American Diabetes Month
Diabetes: What You Need to Know
(Editor's note: This is the latest article in the monthly service provided by CLUW from HealthyWomen. Each article addresses a topic large numbers of respondents asked for in the CLUW/HealthyWomen 2015 survey. Note that we have added a HealthyWomen link on the top of the homepage. We are archiving previous 2016 articles there.)
Diabetes is a chronic condition in which the body produces too little insulin or can't use available insulin efficiently. Insulin is a hormone vital to helping the body use digested food for growth and energy.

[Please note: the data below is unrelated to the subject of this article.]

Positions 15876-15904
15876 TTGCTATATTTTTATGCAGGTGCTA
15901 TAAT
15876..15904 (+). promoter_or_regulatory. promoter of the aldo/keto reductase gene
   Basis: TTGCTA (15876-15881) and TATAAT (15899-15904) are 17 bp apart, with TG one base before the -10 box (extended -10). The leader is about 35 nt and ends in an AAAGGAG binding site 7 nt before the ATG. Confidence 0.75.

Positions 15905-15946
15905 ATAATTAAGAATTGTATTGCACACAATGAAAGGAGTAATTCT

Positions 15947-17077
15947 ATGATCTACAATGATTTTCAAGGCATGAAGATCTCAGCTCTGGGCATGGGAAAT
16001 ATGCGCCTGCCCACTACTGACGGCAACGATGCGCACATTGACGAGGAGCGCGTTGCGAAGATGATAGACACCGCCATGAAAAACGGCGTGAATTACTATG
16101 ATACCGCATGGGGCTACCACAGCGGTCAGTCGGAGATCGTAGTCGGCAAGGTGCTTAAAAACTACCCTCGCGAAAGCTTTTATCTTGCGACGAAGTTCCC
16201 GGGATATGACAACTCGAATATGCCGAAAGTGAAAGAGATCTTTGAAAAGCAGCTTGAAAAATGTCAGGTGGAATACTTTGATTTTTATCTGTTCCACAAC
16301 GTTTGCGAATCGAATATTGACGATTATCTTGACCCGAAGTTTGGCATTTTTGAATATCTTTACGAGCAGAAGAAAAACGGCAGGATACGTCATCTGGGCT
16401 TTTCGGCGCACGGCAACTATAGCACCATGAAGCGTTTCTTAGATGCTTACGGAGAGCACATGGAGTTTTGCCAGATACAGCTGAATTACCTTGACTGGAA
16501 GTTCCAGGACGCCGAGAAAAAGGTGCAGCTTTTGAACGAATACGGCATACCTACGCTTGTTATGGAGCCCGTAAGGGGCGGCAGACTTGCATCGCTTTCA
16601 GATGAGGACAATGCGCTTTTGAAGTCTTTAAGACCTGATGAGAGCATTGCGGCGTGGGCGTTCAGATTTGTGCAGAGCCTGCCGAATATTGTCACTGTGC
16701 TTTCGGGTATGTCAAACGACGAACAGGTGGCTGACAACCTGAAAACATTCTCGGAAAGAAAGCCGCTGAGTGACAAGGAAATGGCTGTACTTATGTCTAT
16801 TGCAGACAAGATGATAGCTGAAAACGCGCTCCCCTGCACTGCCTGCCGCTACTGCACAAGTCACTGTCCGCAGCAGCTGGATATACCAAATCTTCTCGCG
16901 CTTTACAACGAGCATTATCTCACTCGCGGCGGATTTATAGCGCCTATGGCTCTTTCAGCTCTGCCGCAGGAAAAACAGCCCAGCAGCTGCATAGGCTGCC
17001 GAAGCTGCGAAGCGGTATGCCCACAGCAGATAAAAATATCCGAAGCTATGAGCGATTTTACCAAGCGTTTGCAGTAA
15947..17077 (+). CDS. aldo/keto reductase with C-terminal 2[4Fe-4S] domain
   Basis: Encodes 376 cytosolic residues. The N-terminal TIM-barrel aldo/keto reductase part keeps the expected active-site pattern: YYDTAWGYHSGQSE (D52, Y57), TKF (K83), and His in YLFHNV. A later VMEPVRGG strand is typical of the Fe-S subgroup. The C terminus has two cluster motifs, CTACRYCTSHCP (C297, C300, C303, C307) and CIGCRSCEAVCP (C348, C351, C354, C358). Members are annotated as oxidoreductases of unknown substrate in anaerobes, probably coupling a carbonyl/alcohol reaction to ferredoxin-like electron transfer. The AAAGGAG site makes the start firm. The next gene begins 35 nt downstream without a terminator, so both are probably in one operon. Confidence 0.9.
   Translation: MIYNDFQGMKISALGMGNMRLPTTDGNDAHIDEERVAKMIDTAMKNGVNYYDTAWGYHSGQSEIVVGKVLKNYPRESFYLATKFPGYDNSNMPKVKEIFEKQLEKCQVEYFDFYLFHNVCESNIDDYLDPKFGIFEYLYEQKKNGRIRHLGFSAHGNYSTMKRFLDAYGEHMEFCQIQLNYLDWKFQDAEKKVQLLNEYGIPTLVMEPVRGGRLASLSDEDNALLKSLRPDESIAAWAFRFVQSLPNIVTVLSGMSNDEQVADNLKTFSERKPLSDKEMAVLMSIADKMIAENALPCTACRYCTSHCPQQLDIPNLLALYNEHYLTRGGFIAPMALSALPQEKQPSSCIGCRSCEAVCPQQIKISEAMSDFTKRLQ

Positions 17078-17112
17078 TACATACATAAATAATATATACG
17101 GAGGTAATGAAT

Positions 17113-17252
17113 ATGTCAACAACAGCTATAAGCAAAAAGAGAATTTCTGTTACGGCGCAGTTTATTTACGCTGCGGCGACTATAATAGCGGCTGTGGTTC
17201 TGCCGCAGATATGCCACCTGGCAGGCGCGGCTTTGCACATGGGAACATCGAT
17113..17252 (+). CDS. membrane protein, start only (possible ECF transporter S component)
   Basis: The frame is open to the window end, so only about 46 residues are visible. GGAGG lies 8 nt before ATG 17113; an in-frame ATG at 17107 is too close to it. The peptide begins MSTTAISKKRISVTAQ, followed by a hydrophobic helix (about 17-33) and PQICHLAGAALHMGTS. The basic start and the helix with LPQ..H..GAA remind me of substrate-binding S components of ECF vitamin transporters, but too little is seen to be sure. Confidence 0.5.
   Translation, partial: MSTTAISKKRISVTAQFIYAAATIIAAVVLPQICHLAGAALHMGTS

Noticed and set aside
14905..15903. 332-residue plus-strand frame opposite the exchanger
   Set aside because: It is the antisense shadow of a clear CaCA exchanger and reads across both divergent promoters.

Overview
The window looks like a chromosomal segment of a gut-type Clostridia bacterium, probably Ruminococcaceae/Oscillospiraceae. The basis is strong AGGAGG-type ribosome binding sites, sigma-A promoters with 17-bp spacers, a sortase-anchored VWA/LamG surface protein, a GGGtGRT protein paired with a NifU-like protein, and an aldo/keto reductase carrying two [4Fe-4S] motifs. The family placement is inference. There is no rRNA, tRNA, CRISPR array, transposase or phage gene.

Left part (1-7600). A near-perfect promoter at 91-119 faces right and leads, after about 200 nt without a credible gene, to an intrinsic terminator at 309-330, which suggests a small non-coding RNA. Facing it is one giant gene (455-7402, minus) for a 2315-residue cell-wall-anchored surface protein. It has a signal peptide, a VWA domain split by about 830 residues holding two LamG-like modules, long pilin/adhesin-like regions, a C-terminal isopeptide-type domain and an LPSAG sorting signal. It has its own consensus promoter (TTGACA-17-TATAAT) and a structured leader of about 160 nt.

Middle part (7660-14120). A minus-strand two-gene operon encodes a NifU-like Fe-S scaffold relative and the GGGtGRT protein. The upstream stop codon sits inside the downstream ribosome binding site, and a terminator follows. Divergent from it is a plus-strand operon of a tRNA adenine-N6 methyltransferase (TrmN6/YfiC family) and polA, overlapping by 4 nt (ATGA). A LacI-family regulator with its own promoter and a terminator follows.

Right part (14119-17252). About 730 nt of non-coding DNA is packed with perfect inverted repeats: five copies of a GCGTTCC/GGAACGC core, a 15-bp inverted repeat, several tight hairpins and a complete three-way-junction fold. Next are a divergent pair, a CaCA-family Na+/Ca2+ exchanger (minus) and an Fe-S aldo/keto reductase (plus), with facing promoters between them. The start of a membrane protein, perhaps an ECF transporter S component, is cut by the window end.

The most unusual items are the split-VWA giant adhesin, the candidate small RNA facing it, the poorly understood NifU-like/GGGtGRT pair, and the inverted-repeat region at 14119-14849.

An estimated 25.8 million people in the United States, or approximately 8.3% of the population, have diabetes. In 2010, about 1.9 million people age 20 or older were diagnosed, according to the American Diabetes Association (ADA).
You are at higher risk for developing type 2 diabetes if you are overweight, don't exercise, are over 45, or have close relatives with diabetes, especially type 2 diabetes. Higher-risk ethnic groups include African American, Latino/Hispanic, Native American, Alaska Native, Asians and Pacific Islanders. Native Americans and Alaska Natives are at more than twice the risk of Caucasians for developing type 2 diabetes.
Although diabetes is a potentially life-threatening condition, people with well-managed diabetes can expect to live healthy lives. Read more here.